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Anthony Hopkins as Alfred Hitchcock

'Nobody calls me Anthony," says the septuagenarian acting legend, one of the greatest leading men alive, the star of Hitchcock. "Call me Tony."

Oh, sure.

Sir Anthony Hopkins was born in the same Welsh town as his idol, the late Richard Burton, and the men share marked tendencies: leonine talent, that Shakespearean timbre, and a history of alcoholism and temper. Hopkins, though, has been married since 1973 and sober since 1975. There will be no Lifetime biopics co-starring Lindsay Lohan about this sir.

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Hopefully, there'll be no biopics at all, not for a long time. If Hopkins weren't around, who would play all the brilliant and/or terrible 20th-century men? He's been Hitler, Nixon and Picasso. Now he's a Hitchcock to end all Hitchcocks. Next year, he'll be Hemingway in in Andy Garcia's Hemingway and Fuentes.

Playing against hagiography is a hallmark of Hopkins's oeuvre. "I'm not a very nice man," he says over the phone from London, speaking not as himself – far as I can tell in 15 minutes, he is as nice as camomile tea – but as his character.

"Not that Hitchcock was a villain," he adds later, back to referring to him in the third person. "He was a great humanitarian and a huge romantic figure. But I gather that, towards the end of his life, he wasn't happy."

At 74, Hopkins is just a little older than Alfred Hitchcock was when – against all advice – he directed and self-financed Psycho (1960). Hitchcock, directed by Sacha Gervasi, tells the story of Psycho as nightmare-come-true, with Helen Mirren as Hitchcock's wife, Alma Melville, and a painfully outclassed Scarlett Johansson as Janet Leigh.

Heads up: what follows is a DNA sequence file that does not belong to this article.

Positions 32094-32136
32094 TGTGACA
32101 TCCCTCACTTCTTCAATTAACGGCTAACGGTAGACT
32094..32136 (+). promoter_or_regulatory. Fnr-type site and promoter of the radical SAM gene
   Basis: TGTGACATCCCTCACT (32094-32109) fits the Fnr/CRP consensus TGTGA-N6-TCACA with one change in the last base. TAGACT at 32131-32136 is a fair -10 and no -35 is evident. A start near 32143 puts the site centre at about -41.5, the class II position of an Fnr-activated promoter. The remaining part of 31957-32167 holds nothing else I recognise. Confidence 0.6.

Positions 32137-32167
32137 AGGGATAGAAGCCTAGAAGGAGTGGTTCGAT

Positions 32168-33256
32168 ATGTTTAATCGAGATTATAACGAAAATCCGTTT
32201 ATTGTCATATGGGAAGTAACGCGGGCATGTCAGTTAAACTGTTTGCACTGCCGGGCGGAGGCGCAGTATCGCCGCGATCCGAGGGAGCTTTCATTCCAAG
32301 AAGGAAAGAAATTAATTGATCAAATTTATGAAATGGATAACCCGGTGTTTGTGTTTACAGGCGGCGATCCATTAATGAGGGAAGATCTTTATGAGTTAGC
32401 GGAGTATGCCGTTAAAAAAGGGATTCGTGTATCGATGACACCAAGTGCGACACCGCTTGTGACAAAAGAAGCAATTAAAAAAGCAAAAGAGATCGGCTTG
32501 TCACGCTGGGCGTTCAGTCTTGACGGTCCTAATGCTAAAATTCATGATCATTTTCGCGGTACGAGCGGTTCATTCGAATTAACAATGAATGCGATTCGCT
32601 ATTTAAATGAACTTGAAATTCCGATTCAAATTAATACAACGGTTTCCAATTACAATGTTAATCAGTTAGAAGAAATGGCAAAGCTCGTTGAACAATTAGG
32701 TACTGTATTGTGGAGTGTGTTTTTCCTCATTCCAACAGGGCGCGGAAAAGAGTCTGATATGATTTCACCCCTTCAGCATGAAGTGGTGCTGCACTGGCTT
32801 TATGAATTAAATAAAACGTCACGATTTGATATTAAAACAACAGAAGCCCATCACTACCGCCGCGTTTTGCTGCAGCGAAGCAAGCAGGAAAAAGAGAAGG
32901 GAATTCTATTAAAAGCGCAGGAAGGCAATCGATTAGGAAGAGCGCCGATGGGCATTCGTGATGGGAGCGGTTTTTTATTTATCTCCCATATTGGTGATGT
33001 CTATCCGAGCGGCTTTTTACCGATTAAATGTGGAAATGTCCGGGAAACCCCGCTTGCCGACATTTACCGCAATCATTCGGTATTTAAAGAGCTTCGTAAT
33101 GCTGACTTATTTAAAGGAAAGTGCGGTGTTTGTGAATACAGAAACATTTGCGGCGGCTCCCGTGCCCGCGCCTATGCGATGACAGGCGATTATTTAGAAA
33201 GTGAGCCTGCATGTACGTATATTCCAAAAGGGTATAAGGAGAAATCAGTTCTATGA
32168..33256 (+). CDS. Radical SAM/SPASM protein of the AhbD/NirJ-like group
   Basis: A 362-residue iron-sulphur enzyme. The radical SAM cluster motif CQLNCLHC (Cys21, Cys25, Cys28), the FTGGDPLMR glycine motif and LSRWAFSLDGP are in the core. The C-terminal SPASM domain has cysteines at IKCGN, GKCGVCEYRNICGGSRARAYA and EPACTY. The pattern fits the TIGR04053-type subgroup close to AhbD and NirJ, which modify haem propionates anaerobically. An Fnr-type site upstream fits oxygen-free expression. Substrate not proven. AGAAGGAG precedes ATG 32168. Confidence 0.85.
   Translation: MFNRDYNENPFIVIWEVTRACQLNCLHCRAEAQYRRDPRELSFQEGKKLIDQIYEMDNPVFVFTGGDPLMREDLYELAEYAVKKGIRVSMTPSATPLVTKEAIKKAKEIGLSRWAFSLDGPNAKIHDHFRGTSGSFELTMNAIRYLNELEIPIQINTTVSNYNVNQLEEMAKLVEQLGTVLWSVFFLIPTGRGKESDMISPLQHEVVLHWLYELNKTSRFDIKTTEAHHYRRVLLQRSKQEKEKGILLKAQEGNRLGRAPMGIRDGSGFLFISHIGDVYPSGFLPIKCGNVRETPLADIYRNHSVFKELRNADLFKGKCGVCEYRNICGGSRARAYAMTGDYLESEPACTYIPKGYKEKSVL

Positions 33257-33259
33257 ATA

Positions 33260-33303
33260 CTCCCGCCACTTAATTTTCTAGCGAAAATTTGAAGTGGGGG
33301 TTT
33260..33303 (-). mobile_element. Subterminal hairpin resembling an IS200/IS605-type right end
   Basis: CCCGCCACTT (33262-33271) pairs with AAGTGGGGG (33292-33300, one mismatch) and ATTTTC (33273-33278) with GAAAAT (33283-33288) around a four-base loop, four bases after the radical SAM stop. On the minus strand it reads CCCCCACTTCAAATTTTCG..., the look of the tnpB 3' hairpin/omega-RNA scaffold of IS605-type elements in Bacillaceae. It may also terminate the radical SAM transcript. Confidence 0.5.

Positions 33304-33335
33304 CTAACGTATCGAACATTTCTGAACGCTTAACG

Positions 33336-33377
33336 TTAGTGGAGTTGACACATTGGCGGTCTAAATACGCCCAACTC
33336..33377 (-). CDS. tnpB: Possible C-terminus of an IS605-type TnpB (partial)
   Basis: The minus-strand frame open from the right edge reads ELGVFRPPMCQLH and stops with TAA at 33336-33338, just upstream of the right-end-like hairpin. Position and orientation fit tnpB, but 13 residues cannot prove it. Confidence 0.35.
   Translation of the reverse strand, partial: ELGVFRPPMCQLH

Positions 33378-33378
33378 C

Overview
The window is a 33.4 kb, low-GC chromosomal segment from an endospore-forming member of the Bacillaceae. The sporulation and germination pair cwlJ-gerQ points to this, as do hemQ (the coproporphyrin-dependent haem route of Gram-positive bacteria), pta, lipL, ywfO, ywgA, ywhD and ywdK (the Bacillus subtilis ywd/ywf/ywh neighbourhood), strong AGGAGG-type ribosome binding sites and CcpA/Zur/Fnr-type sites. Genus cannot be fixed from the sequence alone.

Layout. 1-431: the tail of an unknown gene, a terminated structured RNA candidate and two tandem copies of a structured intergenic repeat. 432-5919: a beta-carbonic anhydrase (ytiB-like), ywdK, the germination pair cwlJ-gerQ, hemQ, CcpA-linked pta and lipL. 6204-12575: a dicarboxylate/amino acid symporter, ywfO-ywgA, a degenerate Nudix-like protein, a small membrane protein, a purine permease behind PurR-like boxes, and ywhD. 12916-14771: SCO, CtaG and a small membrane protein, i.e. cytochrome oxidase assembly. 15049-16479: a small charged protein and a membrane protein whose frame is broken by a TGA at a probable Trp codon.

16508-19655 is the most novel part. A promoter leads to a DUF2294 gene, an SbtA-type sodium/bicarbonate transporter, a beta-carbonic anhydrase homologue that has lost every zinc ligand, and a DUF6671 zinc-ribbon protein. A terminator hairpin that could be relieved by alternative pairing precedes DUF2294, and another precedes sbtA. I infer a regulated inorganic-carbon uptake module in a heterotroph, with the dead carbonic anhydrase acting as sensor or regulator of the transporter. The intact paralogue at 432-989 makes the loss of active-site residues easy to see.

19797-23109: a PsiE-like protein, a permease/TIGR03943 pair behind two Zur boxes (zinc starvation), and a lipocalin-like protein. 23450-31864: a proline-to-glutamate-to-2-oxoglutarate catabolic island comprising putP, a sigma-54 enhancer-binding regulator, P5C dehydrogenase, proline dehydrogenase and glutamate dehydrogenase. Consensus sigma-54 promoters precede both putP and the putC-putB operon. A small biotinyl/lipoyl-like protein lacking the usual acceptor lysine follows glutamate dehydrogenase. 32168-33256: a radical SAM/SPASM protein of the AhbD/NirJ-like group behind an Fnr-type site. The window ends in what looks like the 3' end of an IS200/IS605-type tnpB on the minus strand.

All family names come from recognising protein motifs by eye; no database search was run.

"[Hitchcock] was tired of making big movies with overpaid stars like Grace Kelly," Hopkins says. If he feels a little of the same fatigue, it doesn't show. On set, he was a prankster, creeping up behind castmates to boom, in Hitchcock's television voice, "Good eve-ning."

In our interview, he's fulsome about his co-stars, but matter-of-fact about his own much-discussed "process," which involves reading his lines exactly 250 times.

"It's a quirky, superstitious thing," he says. "I do it to know that I've got the lines, I've got the script in my head. Then I'm free. I can improvise, I can stand on my head, but as long as I've got the foundation of what's written – it's easy."

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Of his scenes with the formidable Mirren, he says it's not about "chemistry" or any old chestnut. "It's just like playing ping-pong, or table tennis. You knock the ball to her, she knocks it back, you give and take, you don't try to cheat or steal the scene."

He's less sanguine on the subject of Hollywood. With Hitchcock's release rescheduled to make it eligible for the Academy Awards, the one-time winner (Silence of the Lambs) finds himself in a dead heat with Joaquin Phoenix (nomination-worthy in The Master) for Actor Who Least Wants Your Stupid Oscar. Hopkins, on awards campaigning, to the Huffington Post: "It's nauseating to watch" and "disgusting to behold." Phoenix, to Interview: "I think it's total, utter bullshit."

If either can get away with this, it's of course Sir Anthony Hopkins. (For the record: Putting on a fat suit to play a psychologically tormented genius with two different British accents in a film about filmmaking is the Oscarriest thing ever, even if said genius wasn't Alfred Hitchcock.)

Still, the performance never lapses into grandiosity. As Gervasi told me, "it's the tiny behavioural things, like the way he pulls his jacket over his prosthetic belly, that make Hopkins so supreme."

With salty Oscar speeches dancing in my head, I ask Hopkins what he most fears. Public speaking? Spiders? Or, like Hitchcock, the police?

He doesn't miss a beat. "The thought," he answers, "of being on Dancing With the Stars."

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In other words, he's probably safe.

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